Willa Cather's Ecological Imagination

By Susan J. Rosowski | Go to book overview

Modernist Space
Willa Cather's Environmental
Imagination in Context

GUY REYNOLDS

The organization of space represents the meeting point between the writer and her environment. One of the things that Cather's writing teaches us is that space, especially “natural” space, is always mediated, always shaped. Even if humankind has not yet worked on the landscape (in terms of agriculture or landscaping or settlement), the imagination has already shaped that environment by means of the symbolic language brought to that space. Indeed, as we have understood since Henry Nash Smith published Virgin Land in 1950, the discovery and making of America represents perhaps the most extreme example of this process, as Europeans projected an interlocked array of Utopian concepts and constructs onto the “empty” space of the New World.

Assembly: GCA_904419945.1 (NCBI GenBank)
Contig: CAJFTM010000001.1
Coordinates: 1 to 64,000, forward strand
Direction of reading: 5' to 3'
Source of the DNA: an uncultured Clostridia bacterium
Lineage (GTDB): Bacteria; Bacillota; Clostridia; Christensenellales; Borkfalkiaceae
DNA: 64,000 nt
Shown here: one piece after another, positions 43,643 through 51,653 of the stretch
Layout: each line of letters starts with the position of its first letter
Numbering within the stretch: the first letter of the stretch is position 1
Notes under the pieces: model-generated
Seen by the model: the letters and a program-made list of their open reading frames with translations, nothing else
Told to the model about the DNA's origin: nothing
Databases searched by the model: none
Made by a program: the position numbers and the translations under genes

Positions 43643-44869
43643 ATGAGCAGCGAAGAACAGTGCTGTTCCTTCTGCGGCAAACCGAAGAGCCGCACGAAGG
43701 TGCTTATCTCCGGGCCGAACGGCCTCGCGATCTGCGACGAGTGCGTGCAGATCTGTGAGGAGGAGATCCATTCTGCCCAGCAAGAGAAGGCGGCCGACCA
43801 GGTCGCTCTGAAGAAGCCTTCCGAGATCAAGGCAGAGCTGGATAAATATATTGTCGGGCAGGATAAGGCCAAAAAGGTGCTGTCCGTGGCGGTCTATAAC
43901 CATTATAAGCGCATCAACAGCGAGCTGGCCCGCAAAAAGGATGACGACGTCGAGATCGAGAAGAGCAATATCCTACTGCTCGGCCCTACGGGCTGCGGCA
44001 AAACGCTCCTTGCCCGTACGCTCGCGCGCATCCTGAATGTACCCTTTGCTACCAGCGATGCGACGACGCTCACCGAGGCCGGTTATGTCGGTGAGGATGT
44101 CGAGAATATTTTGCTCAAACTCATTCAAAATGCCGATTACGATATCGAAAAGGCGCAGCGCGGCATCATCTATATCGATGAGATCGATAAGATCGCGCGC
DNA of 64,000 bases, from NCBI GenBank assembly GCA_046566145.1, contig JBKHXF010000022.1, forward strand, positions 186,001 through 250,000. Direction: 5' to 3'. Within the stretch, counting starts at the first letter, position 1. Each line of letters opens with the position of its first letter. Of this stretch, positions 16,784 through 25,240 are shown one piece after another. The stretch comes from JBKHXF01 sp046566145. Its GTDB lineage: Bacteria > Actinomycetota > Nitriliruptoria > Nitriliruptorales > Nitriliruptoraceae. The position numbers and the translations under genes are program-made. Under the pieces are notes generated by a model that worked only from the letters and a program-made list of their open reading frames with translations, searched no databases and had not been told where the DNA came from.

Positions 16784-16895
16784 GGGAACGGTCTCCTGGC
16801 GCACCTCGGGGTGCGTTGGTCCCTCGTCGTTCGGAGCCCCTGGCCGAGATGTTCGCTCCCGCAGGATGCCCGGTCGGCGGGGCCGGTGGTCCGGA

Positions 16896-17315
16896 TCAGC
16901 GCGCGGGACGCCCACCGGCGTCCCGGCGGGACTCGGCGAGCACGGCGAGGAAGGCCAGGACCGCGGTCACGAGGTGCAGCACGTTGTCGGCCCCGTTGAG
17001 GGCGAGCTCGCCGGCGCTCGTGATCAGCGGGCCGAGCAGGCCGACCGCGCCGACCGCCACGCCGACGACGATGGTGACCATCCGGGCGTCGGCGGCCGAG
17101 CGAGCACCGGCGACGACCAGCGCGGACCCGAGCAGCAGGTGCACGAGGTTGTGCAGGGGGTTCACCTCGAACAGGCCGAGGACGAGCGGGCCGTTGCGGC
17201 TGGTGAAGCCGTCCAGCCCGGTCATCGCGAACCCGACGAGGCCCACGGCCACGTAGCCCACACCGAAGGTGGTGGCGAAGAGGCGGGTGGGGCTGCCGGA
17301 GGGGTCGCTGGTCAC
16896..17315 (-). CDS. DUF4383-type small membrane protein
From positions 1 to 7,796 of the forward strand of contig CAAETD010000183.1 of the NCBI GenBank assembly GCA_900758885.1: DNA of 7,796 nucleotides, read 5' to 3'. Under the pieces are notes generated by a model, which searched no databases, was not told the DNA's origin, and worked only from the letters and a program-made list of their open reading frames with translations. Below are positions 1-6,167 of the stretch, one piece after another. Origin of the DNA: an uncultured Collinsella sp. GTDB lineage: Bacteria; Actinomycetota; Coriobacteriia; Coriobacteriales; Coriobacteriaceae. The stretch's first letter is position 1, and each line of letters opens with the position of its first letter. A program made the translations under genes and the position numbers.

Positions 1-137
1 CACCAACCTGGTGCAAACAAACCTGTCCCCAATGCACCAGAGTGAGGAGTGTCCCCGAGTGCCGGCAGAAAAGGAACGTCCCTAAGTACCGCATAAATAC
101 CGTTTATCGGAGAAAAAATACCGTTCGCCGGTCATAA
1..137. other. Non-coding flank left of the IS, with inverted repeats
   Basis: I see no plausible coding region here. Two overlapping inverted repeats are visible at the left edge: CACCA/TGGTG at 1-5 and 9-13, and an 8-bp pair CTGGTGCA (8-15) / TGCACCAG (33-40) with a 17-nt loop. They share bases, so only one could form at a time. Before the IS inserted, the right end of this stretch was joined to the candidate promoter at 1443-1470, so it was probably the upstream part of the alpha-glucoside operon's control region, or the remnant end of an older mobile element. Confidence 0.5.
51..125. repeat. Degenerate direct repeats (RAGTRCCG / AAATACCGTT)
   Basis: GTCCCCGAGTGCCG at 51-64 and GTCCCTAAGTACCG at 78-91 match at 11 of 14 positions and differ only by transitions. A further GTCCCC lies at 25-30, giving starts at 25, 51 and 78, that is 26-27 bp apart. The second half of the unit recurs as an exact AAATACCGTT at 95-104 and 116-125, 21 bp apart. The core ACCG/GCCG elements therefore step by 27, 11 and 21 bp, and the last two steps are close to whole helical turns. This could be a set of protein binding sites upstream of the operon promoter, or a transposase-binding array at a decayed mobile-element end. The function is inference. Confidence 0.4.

Cather's own framing of nature was informed by some very specific, historically particular ideas. These ideas constituted a distinctive, American theory of space, and the human being in its environment, emergent at the start of the last century. Here, Cather takes her place alongside figures such as Gertrude Stein, William James, and Frank Lloyd Wright. My intention is to position Cather in this context, a context forged out of a comparison with other American modernists and, specifically, with the pragmatism of James. Ronald Berman's 1997 book, The Great Gatsby and Fitzgerald's World of Ideas, suggested a context for

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